The stories behind campus

Nov 052003
Authors: Elizabeth Kerrigan

Pick a CSU student at random and chances are that they will have

an interesting story to tell. Some of our fellow students stories

may be crazy, some may be idiotic and some should probably never be

spoken out loud.

Kristine Burrows, a CSU junior majoring in technical journalism,

has a wild story that happened to her two years ago on a road trip

to Las Vegas.

Bags packed and fake ID in pocket, Kristine and her two friends

were off for what they hoped to be the best New Year’s Eve of their

lives. The road was long and the gas expensive as they cruised down

I-70 in route to Sin City.

Finally, after about five hours, the girls, in Burrows’ little

Honda Civic hatchback, had crossed the Colorado border into Utah

and were on a straightaway. Trying to get herself pumped for the

long drive ahead, Burrows put “Here I Go Again On My Own” by White

Snake in the CD player and the girls began to rock out.

“And then…Boom!” Burrows said. “It came out of nowhere.”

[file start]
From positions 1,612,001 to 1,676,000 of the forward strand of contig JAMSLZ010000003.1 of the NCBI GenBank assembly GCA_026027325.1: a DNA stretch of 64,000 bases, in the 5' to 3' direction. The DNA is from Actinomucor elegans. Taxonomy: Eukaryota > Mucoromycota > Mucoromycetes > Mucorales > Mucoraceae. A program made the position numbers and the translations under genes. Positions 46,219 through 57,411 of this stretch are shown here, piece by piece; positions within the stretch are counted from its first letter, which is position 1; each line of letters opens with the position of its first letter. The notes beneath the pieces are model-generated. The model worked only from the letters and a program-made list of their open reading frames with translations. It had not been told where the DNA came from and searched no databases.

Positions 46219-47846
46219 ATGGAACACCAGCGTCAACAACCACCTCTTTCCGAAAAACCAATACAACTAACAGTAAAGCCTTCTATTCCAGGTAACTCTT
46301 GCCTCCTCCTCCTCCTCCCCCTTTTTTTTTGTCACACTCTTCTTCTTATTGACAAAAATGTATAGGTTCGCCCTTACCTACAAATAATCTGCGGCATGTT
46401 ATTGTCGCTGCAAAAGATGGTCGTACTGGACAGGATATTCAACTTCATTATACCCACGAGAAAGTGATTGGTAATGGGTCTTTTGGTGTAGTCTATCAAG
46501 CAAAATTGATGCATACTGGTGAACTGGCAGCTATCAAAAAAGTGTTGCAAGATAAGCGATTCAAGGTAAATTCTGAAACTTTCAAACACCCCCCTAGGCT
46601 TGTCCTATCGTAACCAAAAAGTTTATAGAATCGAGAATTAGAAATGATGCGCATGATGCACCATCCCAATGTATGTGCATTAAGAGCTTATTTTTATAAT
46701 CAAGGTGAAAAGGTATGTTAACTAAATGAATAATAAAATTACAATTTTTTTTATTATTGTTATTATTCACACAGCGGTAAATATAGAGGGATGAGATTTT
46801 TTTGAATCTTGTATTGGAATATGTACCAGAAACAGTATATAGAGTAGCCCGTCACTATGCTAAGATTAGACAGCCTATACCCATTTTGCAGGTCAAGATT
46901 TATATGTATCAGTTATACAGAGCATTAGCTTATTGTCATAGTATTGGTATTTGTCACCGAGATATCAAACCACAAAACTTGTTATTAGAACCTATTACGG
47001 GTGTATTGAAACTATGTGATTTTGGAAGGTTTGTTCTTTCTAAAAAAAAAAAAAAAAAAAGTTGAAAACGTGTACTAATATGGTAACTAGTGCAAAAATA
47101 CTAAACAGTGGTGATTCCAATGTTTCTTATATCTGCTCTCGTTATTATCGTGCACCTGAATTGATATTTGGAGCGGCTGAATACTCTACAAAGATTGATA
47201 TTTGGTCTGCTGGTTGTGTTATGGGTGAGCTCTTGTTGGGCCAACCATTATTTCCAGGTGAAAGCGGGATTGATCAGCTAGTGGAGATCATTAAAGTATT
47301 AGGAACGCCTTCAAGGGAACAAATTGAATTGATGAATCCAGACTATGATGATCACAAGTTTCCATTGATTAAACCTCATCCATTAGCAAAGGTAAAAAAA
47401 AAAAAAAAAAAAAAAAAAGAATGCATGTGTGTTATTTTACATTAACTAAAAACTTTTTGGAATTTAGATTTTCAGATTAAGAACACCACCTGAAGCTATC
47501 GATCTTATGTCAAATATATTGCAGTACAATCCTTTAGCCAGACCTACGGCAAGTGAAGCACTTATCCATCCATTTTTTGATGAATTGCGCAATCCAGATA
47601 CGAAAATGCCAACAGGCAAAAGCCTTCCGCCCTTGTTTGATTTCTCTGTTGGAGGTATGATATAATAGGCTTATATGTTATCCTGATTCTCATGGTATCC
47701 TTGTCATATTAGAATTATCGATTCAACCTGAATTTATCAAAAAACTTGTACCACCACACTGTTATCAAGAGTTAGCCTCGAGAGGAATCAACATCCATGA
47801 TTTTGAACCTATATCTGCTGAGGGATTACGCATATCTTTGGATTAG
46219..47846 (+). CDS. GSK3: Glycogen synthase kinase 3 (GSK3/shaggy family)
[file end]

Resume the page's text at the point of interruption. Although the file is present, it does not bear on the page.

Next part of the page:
They had been hit by another car. Burrows said she was in the

left lane and a semi was in the right. The anonymous car had hit

them on the left side of Burrows car while he was trying to pass

her in the shoulder.

“I heard the back windshield shatter and we started to spin out

of control,” Burrows said.

They continued to spin in front of the semi and onto the side of

the road.

“I thought for sure we were going to roll,” Burrows said. “But

luckily the land on the side of the road was really muddy from the

snow out there, so instead we finally just sunk.”

When the girls looked up, they saw a young man get out of the

car that hit them and start to run out into the middle of nowhere.

Simultaneously, a cluster of sirens and flashing blue and red

lights jumped on the scene.

“They caught him while he was running through the snow, he had

been on a high-speed chase from the highway patrol for stealing a

car,” Burrows said.

Fortunately, all of the girls walked away with minor bumps and

bruises. However, there would be no trip to Vegas; the car was


The state patrol took the girls to Salt Lake City where they

paid for them to stay at a Holiday Inn. Two of the girls’ mothers

flew in the next day to take the three girls home.

“When all of this happened I was really mad,” Burrows said. “But

now I just look at it as now I have a really good story to





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